Bakubung Platinum Mine
Wesizwe's core project is the Bakubung Platinum Mine (formerly known as the Frischgewaagd-Ledig project). The property consists of various portions of the farm Frischgewaagd 96 JQ and Ledig 909 JQ. These two farms are located directly south of the Pilanesberg complex.
The project site is situated directly adjacent to the western side of the Royal Bafokeng Platinum Styldrift project and immediately north of Maseve's Project 1, owned in partnership with Canadian group Platinum Group Metals (PTM). These properties are all located on the Western Limb of the mineral-rich Bushveld Igneous Complex in the North West province of South Africa. The Bakubung Platinum Mine will comprise of an underground mine with a twin vertical shaft system - a main shaft and a ventilation shaft which will also function as the second escape route – and a process plant.
The main shaft is planned to have a hoisting capacity of 230 000 tonnes of ore plus 40 000 tonnes of waste per month. Initially the Merensky Reef ore will be mined at the rate of 180 000 tonnes and the UG2 ore will make up the balance of 50 000 tonnes per month. Once the Merensky has been depleted, the full 230 000 tonnes will be generated from UG2 ore. It is anticipated that the annual 4E (3 PGM + Au) production during steady state be around 420 000 ounces.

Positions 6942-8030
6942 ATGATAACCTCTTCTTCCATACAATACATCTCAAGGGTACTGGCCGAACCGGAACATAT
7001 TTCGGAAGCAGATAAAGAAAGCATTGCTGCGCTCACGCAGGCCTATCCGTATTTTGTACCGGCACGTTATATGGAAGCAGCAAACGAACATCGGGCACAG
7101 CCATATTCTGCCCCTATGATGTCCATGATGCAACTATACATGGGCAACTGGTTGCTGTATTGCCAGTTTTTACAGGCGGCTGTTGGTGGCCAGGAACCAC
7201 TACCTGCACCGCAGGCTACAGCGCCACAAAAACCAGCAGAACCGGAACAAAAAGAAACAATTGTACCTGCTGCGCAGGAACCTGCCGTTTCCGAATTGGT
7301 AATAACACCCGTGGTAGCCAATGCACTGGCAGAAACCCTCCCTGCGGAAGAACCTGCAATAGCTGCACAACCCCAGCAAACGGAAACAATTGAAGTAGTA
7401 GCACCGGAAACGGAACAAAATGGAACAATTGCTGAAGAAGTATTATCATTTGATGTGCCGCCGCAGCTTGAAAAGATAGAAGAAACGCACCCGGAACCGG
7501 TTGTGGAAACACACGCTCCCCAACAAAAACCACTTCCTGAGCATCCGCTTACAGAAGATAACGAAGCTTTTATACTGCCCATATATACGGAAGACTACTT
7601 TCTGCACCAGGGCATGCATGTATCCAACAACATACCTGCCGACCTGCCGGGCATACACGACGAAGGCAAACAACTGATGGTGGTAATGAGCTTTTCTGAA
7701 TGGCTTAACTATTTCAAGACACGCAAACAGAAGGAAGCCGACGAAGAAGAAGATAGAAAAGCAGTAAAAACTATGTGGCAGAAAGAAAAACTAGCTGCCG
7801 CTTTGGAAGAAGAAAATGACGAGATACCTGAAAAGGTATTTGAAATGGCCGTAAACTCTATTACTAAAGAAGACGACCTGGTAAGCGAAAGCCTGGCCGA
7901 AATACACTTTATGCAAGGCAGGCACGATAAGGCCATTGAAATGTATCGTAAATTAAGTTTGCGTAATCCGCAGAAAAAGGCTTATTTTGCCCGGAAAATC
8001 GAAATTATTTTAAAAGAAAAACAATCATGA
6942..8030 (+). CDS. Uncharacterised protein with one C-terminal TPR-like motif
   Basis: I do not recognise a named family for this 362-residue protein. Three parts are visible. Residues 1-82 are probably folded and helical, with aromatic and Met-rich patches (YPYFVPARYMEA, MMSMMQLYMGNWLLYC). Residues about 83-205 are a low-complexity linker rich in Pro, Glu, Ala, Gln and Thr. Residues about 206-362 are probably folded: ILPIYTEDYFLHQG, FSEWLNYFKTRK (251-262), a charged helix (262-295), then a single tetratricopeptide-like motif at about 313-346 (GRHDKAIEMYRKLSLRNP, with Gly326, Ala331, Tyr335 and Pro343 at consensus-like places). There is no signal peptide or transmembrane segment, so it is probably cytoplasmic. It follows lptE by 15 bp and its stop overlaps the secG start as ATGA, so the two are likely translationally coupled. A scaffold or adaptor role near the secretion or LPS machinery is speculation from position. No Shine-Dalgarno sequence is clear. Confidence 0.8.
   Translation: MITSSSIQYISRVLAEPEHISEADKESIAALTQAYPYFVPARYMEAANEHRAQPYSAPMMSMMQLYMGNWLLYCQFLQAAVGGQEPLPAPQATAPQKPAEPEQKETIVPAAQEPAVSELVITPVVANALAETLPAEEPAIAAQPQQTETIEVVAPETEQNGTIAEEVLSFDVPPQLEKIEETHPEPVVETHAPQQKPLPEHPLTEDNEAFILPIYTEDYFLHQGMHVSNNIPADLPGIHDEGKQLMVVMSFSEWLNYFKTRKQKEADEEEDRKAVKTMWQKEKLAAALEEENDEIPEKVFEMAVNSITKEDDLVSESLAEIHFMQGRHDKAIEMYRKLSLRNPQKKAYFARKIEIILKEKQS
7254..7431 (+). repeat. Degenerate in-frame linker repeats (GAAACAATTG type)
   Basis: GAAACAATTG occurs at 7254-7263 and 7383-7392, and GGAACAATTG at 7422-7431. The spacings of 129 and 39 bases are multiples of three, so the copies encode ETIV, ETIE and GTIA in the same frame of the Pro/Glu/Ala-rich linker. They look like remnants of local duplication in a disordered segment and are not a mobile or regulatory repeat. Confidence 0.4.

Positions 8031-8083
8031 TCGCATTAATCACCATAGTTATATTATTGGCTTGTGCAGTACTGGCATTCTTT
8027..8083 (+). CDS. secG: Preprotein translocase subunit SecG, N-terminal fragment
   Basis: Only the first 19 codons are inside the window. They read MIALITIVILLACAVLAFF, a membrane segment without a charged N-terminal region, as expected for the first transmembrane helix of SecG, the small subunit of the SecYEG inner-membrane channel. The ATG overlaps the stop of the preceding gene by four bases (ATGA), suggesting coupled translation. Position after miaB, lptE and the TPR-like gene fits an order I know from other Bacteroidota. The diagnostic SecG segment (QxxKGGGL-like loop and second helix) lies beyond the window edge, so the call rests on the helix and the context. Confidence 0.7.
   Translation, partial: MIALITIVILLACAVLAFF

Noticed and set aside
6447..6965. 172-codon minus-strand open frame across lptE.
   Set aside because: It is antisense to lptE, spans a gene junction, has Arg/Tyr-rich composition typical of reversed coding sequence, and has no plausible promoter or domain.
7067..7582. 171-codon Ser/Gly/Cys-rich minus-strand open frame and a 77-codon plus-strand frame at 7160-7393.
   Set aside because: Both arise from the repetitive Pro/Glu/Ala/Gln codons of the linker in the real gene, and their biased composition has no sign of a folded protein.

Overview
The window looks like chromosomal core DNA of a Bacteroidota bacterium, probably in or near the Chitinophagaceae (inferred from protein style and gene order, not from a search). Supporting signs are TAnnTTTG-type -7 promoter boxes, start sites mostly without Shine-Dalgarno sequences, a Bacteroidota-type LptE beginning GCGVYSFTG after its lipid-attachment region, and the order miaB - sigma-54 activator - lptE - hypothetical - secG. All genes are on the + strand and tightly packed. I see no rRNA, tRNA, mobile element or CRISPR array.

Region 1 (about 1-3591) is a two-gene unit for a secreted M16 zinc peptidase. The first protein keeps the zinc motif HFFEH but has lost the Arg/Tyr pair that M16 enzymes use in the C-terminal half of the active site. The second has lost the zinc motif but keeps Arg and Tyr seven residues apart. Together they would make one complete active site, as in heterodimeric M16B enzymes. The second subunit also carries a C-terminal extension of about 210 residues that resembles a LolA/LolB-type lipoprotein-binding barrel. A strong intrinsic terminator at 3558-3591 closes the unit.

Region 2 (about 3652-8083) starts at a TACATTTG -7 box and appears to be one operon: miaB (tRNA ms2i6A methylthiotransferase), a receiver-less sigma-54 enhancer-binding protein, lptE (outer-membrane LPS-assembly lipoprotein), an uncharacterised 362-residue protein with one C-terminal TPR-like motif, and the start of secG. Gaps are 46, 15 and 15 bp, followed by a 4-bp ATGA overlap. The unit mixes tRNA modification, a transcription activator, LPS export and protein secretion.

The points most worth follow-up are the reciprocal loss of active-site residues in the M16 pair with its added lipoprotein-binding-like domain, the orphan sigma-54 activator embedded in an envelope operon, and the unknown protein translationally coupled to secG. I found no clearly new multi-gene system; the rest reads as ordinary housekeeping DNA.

The Merensky Reef will be mined using conventional stoping methods and the UG2 using semi-mechanised methods, also known as hybrid methods. Crushing will be done underground from where the reefs will be separately conveyed to stockpiles at the concentrator plant. The concentrator design has emanated from the results of the test work conducted during the bankable feasibility study and is based on a standard PGM plant layout. Options for collaboration in developing a joint concentrator plant with neighbours Maseve are being investigated to exploit benefits from economies of scale and sharing capital infrastructure costs.
Developing a Mine
Wesizwe officially launched the Bakubung Platinum Mine development project on 4 July 2011. TWP Projects, a highly-competent engineering and project management company that has significant mine development experience in South Africa’s PGM industry, was appointed as EPCM (engineering, procurement, construction management) contractor for the first 12 months of mine development – from July 2011 to June 2012 – with the aim of concluding the final EPCM contract for the full scope. The initial scope of this work included all project critical activities that enabled the project to start pre-sink preparation on the main and ventilation shafts in the first half of 2012.